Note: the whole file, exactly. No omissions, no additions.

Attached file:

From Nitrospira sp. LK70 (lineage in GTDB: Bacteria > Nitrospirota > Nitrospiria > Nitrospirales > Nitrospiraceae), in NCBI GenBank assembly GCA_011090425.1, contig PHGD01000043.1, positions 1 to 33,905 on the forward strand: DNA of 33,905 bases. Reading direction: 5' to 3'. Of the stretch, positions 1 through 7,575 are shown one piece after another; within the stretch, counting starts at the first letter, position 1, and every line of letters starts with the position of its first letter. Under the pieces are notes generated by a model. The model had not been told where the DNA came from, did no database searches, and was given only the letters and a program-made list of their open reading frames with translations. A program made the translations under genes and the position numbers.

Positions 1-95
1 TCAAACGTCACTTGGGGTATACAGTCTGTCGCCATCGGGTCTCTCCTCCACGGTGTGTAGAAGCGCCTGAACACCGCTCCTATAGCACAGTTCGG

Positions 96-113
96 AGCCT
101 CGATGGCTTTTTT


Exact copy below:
From Nitrospira sp. LK70 (lineage in GTDB: Bacteria > Nitrospirota > Nitrospiria > Nitrospirales > Nitrospiraceae), in NCBI GenBank assembly GCA_011090425.1, contig PHGD01000043.1, positions 1 to 33,905 on the forward strand: DNA of 33,905 bases. Reading direction: 5' to 3'. Of the stretch, positions 1 through 7,575 are shown one piece after another; within the stretch, counting starts at the first letter, position 1, and every line of letters starts with the position of its first letter. Under the pieces are notes generated by a model. The model had not been told where the DNA came from, did no database searches, and was given only the letters and a program-made list of their open reading frames with translations. A program made the translations under genes and the position numbers.

Positions 1-95
1 TCAAACGTCACTTGGGGTATACAGTCTGTCGCCATCGGGTCTCTCCTCCACGGTGTGTAGAAGCGCCTGAACACCGCTCCTATAGCACAGTTCGG

Positions 96-113
96 AGCCT
101 CGATGGCTTTTTT